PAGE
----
The Day Before You Die – Why Doing What Really Matters is So Important: Paddy Ney (Transcript)

Full transcript of British film-maker Patrick Ney’s TEDx Talk: The Day Before You Die – Why doing what really matters is so important at TEDxKazimierz conference.

 

 

Patrick Ney – British film-maker

What would you think about the day before you die? If you could look into the future and predict with absolute certainty how you’d feel about all of the life that you led, what would you do differently today?

Three years ago, I had my answer to that question answered in a brutal and a painful way. And it’s that story that I want to share today.

And I hope that, through my story, I’ll be able to help some or all of you answer that question before the day comes when you need to ask it of yourself.

My name is Patrick Ney. I grew up in the UK and I moved to Poland in 2010, to be with my then girlfriend Joanna. That relationship didn’t work out, but as we slowly fell out of love with each other, I fell in love with Poland.

“Why Poland?” It’s a question that everybody, especially Polish people, always asks.

The truth is I always felt that I didn’t choose Poland — Poland chose me. Something about this country, which has fought for freedom and against oppression and injustice for hundreds of years, just inspired me.

Something about the Polish people, who, in less than a quarter of a century, have rebuilt a crippled economy into one of the world’s biggest economies inspired me.

And from the moment that I set foot on Polish soil for the first time in 2007, I always had this feeling somewhere that I was going to be a little part of Poland’s future. You know, being an immigrant is tough.

When you come to a new country, you don’t speak the language, you haven’t got a job, you don’t have any friends, you’ve got no money, it’s a real challenge. And you find out who you really are, because you only can rely on yourself. And that’s why immigrants work so hard.

It’s simple: they have no choice.

So, living in Poland, I felt this deep need to communicate my story. And I started a blog, first of all in English, about my life in Poland, and then I started to blog in Polish, mainly as a way of testing my written Polish skills, which are still a bit ropy.

But luckily, we’re not checking that today.

And one day, on the 11th of November, 2014, I sat down to write a blog in Polish about Poland. I didn’t know what I was going to write. And instead of a blog, a poem just came out of me. I didn’t plan to write it. I know that I wrote it, but I can’t say that it was entirely written by me.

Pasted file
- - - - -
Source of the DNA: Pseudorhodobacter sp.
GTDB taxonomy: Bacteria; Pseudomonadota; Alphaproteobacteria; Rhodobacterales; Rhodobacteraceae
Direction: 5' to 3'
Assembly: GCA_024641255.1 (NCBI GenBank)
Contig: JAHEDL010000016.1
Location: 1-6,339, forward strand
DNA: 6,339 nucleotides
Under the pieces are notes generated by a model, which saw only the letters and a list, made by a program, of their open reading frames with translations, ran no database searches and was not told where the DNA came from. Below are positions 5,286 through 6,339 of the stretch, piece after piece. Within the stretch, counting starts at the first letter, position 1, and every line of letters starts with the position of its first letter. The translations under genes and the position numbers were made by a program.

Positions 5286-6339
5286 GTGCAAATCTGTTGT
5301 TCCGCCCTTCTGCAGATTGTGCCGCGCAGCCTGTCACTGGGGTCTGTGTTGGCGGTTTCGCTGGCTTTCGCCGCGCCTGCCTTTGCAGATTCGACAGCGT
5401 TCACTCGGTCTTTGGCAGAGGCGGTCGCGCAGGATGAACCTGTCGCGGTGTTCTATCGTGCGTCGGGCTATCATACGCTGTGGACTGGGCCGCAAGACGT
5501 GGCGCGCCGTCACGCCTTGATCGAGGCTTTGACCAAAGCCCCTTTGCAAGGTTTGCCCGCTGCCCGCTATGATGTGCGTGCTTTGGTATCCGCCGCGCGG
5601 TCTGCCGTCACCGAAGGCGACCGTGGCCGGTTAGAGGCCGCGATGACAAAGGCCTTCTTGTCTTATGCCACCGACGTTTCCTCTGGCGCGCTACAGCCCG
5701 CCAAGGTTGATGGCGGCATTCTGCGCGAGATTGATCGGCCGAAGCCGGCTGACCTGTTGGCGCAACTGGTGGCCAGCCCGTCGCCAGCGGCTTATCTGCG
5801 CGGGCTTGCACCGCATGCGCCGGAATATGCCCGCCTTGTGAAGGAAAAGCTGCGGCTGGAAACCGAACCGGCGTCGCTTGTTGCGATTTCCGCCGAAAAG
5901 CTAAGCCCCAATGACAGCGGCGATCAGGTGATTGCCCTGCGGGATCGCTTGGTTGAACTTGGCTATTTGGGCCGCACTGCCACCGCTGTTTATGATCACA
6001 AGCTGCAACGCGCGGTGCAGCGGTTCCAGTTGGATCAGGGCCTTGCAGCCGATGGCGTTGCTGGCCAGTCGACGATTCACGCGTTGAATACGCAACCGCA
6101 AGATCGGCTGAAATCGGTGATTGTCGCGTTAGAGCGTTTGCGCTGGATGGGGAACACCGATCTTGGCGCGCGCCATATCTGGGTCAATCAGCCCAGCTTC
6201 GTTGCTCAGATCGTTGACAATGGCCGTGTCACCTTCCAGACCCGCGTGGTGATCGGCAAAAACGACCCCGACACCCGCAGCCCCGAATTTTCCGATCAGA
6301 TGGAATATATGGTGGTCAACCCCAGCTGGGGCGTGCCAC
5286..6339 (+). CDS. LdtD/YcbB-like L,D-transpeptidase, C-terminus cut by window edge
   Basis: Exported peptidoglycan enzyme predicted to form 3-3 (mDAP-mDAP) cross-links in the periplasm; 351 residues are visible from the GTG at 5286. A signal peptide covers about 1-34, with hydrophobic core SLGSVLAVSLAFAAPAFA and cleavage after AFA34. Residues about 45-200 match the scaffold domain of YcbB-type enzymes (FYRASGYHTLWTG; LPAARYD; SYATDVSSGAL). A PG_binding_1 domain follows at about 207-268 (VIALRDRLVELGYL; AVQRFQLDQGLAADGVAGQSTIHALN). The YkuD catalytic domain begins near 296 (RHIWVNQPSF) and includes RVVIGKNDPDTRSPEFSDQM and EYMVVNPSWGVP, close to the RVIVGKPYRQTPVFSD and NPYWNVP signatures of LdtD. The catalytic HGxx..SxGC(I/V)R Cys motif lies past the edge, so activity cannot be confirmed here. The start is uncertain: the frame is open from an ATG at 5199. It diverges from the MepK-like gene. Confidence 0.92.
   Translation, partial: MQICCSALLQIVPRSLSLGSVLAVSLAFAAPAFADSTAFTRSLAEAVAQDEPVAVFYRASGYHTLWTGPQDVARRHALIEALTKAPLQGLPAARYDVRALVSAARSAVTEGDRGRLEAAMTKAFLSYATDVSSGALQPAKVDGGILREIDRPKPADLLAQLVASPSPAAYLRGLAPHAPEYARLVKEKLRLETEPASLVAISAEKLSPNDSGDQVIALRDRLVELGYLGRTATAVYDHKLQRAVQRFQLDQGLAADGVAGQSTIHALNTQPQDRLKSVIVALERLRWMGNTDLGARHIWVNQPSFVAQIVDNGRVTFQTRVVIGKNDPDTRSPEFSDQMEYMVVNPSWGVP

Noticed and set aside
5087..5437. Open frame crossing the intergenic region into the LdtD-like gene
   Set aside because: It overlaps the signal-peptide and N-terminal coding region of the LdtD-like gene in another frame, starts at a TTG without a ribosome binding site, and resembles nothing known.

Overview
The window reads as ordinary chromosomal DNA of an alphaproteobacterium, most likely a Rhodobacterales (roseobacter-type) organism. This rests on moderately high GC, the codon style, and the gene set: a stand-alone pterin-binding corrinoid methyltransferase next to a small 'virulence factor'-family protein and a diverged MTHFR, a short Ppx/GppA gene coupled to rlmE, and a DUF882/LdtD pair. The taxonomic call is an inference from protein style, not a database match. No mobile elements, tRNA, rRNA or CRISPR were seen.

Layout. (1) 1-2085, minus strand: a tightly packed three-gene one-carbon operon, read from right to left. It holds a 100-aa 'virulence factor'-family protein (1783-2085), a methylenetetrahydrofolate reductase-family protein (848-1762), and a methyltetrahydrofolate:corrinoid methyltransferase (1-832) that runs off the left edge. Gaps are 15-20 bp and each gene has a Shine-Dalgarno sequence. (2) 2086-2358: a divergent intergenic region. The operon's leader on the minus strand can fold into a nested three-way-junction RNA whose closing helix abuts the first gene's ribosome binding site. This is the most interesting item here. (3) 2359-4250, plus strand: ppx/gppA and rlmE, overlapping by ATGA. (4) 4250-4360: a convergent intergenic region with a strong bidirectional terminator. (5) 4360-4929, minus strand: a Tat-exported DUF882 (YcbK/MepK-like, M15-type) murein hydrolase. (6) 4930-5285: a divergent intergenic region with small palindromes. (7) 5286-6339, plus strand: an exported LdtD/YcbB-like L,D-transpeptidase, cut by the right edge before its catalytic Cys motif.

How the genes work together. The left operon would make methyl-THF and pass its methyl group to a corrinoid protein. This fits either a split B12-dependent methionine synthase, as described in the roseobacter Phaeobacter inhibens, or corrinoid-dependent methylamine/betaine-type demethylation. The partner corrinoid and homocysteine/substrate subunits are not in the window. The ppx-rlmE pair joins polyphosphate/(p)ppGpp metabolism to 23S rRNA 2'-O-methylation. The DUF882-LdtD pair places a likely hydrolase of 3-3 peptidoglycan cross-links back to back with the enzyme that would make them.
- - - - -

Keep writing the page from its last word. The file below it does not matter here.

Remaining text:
What is Poland?

Tradition, history, unity.

Respect for the elderly.

Hospitable, finagling, complaining, making things happen.

Pushing in line, registered residence, baking bread.

Where we celebrate, commemorate, argue, gossip.

Where we remember.”

And that poem, I then recorded a year later and put it up on Facebook and YouTube. I mean, in the space of about two weeks, that film had about a million views. And I had people writing to me from Poland and across the diaspora, telling me that it made them laugh, and then, later on, it made them cry.

And I had thousands of people telling me that it was amazing, that I was amazing! And that felt really, really good.

For the first time in a long time, I felt like, “Hey, maybe it wasn’t a stupid decision to come to this country. Maybe it makes sense.”

A few weeks later, I recorded this film about divisions in Polish society, asking the question, “Why is it that we are so divided as a nation?” And that film got 55 million views on Facebook and YouTube, and again, thousands of people writing to me, saying it was something that had really touched them.

So at that point in my life, I realized, you know, I’m pretty good at this. It’s nice, getting this feeling when people write to me. It’s amazing, being able to touch that many people’s lives, even if only for a moment. And maybe this is my purpose and my passion.

However, when you’re a video content creator — does anyone here create video content? Yeah, so you know and you know and you know that when you produce a video, you’re only really as good as your last video. And if it sucks, you kind of sit there thinking, “Damn! I’ve got to do another one.” And the likes go away, the comments go away, the shares go away and you feel a little bit empty inside and you’ve always got the hunger to do more. True? Am I right?

Yeah, I’m seeing nodding heads. The problem is that you end up doing anything basically just to keep the show going. And at a certain point in my video career, I started doing content like this… (Music, animal noises) It’s recently come to my attention that Polish animal noises are a bit strange… (Pig oinking) I own that pig, by the way. It’s called Percy.

Pages: First | 1 | 2 | 3 | Next → | Last | Single page view